Juries in Georgia tend to place great value on fingerprint evidence. Although everyone appears to have unique fingerprint patterns, mistakes in the processing of fingerprint samples could place blame for crimes on the wrong people. The accurate identification of a fingerprint depends on criminal evidence technicians never making any mistakes. Criminal defense attorneys contend that no one can avoid mistakes 100% of the time, especially when technicians often work with partial or smudged prints.
A high-profile case of a fingerprint mistake involved three FBI experts. All three of them agreed that fingerprints collected at the scene of a bombing belonged to the same man. The defense for the suspect eventually proved that the fingerprint evidence was wrong, and the government had to pay the man $2 million in a civil lawsuit.
People serving on juries rarely hear about the shortcomings of fingerprint evidence. Television crime dramas present fingerprints as unassailable evidence that places people at crime scenes. An evaluation of certified crime technicians, however, found that they were wrong in 20% of fictitious cases presented during the test.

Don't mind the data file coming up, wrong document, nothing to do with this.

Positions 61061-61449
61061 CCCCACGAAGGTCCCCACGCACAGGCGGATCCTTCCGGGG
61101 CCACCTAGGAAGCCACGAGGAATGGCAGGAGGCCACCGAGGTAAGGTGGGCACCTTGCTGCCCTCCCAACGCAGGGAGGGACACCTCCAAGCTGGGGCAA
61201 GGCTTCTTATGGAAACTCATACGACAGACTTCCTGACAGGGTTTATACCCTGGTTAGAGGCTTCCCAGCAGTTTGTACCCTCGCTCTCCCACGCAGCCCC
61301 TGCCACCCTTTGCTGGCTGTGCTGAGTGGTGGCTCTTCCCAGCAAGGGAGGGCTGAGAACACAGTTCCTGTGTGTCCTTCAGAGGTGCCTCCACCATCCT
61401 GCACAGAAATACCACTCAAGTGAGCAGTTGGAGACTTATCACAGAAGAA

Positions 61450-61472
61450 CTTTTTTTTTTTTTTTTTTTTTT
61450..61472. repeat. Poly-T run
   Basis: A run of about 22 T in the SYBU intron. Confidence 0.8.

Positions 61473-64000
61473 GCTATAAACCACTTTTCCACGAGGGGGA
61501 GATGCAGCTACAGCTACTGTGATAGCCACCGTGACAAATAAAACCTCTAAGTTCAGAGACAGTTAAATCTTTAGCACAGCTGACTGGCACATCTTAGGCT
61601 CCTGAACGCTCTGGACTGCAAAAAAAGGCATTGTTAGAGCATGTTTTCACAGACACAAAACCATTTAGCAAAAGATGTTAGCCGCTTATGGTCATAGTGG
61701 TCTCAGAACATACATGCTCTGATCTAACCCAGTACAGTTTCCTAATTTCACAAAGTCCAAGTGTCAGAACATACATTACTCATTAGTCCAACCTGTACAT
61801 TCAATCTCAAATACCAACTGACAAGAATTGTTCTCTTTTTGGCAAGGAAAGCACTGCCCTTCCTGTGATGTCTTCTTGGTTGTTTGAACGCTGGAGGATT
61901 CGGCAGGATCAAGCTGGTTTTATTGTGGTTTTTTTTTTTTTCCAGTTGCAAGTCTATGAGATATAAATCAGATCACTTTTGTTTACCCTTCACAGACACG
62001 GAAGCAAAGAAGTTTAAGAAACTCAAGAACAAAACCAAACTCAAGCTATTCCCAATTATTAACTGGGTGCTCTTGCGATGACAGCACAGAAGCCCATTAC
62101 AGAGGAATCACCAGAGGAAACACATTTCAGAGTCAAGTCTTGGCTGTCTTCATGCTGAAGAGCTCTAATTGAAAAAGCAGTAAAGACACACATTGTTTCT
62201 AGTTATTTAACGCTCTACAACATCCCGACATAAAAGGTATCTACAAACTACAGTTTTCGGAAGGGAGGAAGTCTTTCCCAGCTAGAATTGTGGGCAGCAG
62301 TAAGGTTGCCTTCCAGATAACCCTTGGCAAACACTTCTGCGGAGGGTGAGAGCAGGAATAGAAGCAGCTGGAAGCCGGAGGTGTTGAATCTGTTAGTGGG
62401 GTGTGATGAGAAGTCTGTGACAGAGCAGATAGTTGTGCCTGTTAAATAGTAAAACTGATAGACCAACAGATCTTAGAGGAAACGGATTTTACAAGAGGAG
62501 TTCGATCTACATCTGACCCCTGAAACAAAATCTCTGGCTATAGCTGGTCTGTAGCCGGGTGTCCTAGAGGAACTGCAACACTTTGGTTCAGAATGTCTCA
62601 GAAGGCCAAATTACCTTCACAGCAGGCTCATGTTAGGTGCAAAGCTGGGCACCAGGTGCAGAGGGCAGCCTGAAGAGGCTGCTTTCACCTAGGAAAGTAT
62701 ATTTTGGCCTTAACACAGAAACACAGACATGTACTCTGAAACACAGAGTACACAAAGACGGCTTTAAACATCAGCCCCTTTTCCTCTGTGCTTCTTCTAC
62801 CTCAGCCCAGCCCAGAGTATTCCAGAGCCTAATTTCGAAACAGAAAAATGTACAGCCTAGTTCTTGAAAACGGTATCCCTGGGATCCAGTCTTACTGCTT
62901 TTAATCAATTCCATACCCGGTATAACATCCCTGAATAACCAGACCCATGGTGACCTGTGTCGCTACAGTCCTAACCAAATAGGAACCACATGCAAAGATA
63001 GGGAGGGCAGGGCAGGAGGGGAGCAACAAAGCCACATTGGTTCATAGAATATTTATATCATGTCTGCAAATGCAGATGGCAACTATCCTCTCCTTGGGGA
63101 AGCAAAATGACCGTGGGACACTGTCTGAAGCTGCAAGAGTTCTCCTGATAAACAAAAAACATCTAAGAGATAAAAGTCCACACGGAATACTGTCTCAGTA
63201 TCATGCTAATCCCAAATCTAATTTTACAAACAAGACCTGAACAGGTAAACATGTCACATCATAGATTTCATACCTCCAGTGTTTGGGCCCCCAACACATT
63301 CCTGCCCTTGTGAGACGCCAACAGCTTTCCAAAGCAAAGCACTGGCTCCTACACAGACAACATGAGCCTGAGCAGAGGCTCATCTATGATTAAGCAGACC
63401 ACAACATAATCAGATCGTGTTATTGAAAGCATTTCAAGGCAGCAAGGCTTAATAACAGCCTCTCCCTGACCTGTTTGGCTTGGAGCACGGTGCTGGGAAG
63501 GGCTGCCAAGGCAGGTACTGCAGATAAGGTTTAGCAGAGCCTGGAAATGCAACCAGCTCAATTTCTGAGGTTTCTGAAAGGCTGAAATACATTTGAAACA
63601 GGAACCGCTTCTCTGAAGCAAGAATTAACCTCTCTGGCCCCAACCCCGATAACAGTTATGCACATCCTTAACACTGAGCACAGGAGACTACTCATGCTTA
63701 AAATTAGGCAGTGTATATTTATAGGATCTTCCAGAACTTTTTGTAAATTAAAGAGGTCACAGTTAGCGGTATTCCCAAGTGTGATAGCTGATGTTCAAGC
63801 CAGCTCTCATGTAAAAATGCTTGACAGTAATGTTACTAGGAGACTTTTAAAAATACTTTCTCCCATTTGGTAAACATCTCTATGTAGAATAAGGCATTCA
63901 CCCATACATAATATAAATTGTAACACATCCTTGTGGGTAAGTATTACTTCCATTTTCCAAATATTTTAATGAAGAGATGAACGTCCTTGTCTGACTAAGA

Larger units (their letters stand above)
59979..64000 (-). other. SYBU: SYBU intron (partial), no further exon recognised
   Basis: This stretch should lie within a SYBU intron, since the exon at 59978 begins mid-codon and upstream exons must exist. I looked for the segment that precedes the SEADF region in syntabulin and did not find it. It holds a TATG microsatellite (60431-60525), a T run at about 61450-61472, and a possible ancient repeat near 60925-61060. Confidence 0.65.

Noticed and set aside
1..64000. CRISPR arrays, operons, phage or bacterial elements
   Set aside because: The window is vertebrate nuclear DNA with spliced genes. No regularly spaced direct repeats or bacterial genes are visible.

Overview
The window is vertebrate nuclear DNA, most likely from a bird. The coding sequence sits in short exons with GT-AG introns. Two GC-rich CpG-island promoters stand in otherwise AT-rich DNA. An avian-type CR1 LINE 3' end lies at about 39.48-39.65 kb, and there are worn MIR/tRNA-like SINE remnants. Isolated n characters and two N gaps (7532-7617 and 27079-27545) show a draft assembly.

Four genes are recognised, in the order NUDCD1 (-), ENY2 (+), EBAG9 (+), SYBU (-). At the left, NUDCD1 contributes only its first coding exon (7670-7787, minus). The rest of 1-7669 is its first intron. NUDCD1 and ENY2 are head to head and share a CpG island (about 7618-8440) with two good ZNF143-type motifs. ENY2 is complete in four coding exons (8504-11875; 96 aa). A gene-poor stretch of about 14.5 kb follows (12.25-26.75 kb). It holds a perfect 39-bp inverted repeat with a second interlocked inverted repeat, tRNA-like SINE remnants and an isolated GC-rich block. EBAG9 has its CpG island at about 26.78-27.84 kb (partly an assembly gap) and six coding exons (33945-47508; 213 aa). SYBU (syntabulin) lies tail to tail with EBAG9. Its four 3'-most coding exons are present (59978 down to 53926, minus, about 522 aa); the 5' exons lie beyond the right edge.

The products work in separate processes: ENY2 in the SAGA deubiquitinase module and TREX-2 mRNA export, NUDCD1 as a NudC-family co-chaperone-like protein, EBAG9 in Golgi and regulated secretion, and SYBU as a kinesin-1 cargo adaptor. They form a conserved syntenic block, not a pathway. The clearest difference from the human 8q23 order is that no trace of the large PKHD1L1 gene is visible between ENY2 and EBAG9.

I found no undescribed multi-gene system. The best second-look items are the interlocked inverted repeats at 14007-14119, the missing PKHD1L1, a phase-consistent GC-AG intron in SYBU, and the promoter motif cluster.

A criminal defense attorney might be able to provide representation to someone who has been accused of a crime. The lawyer might scrutinize the evidence and question any shortcomings in the investigation. Applied skepticism on the part of the lawyer might reveal holes in the case that an attorney might leverage to get charges dropped or reduced. If the person goes to trial, an attorney may ask the jury to take a critical look at evidence instead of simply trusting that the prosecutor has presented accurate information. Presenting evidence in this way may lead to an acquittal.